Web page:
Episode 41: Mike Clayton

Mike Clayton is a throwback to a bygone tradition of golf figures such as Willie Park, Jr., Walter Travis and Max Behr, top players who later became both architects and men of letters. Clayton won the Australian Amateur in 1978 and played the European Tour from 1982 until 2000. He’s written extensively for golf publications in his native Australia and beyond, and has recently published a book of essays written by him and Charles Happell called “Preferred Lies–And Other True Golf Stories.” As a golf course architect he co-designed, with Tom Doak, Barnbougle Dunes, rated one of the 40 best courses in the world by Golf Magazine, and is now a partner in the firm Ogilvy, Clayton, Cocking & Mead (OCCM). Additionally, he caddies on professional tours and been a mentor to a generation of aspiring players. Clayton’s reverence for the game and for good architecture runs bone deep — in fact, it is infectious.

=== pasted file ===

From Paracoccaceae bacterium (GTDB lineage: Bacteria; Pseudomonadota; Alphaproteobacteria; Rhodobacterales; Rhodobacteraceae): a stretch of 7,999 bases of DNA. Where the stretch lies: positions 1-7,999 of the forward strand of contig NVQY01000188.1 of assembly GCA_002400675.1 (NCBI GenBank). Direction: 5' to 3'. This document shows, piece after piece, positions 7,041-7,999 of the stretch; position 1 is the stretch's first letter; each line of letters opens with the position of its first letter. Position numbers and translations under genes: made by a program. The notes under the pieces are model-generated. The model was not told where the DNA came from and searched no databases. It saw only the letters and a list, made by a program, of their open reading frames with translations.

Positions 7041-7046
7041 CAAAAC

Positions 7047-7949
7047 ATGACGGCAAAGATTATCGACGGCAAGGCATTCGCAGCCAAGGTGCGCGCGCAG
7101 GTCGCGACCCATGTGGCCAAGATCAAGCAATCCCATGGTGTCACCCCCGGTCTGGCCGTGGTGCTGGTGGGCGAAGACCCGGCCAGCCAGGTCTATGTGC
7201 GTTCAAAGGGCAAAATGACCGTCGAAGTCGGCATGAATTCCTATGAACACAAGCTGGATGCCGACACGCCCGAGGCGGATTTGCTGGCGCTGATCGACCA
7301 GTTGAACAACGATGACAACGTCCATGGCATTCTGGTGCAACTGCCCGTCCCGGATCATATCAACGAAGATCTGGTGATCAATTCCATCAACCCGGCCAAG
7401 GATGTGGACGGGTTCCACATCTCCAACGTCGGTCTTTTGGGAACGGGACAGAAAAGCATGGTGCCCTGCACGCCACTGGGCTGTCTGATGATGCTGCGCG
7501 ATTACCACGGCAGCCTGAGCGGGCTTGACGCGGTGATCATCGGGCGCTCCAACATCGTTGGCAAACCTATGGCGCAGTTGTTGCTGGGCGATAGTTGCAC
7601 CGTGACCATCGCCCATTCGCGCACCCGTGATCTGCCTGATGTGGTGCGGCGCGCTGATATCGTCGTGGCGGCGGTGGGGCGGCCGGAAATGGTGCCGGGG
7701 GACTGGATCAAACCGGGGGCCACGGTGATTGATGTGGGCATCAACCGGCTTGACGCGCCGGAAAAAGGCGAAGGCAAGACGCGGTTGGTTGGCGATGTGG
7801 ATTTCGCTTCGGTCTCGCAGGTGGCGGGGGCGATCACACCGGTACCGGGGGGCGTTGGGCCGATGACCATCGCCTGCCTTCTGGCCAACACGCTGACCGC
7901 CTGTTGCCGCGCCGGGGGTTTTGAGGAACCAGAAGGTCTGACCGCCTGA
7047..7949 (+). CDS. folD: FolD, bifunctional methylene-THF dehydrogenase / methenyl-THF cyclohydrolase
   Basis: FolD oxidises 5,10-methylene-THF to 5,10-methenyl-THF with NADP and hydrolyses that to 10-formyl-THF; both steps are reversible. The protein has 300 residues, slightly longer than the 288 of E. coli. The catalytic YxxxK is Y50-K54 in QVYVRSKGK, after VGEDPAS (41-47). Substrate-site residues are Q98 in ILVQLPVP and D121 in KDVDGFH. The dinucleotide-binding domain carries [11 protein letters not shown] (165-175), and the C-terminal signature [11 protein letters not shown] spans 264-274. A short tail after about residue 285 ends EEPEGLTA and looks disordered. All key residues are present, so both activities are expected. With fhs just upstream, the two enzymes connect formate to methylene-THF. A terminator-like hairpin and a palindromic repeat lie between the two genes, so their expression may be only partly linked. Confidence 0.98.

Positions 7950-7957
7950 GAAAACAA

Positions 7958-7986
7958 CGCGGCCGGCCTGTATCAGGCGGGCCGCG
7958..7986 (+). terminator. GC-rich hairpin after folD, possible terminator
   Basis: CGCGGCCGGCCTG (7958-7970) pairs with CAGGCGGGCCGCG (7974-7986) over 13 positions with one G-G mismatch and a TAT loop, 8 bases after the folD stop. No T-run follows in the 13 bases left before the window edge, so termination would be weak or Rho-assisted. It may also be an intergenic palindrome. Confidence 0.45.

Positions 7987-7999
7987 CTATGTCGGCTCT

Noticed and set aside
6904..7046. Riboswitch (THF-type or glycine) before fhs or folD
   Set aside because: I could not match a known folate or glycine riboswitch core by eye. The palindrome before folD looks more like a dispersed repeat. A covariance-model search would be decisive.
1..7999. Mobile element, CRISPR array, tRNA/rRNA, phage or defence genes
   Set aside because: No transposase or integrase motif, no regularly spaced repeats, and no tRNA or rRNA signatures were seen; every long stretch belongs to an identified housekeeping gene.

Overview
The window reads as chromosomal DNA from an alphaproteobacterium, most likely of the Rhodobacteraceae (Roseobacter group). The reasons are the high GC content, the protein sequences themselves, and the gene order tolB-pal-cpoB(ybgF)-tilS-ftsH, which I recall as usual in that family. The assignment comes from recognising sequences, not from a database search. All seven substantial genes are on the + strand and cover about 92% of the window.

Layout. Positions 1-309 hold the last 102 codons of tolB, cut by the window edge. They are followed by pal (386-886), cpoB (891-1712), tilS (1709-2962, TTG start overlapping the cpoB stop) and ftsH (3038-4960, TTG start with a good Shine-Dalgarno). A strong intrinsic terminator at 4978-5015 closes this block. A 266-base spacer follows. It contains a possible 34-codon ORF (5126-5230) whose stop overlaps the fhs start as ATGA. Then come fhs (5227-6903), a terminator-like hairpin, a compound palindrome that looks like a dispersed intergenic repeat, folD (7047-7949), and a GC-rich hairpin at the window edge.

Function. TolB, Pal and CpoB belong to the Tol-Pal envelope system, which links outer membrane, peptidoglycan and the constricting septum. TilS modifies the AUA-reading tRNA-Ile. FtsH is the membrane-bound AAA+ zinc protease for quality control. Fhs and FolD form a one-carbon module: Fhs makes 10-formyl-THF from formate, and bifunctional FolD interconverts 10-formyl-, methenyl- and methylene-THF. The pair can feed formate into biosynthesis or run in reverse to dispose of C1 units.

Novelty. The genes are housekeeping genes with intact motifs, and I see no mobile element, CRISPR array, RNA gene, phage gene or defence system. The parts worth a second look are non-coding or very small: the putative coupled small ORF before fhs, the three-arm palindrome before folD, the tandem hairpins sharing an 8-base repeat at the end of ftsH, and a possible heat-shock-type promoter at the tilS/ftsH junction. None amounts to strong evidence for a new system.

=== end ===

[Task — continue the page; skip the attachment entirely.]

Clayton spends a few hours here talking to Derek about, well, everything under the golf sun including the difference between playing the game well vs. hitting the ball well, what Merion would be like if set up like Kingston Heath, the elements that make a great short par-4, the feeling of “walking back into town” at great links courses, the role OCCM has played in enhancing the great clubs of the Sand Belt region, making Barnbougle happen, the possibility of an even better potential golf site in Tasmania, the genius and magnetism of Seve Ballesteros, the tragic emptiness of Greg Norman’s golf career and musings on the future of golf design (Asia? Brownfields?).

Buy “Preferred Lies–And Other True Golf Stories” at Booktopia.

Outro: Franz Schubert–Fantasia for Violin and Piano in C Major, D934: II Allegretto

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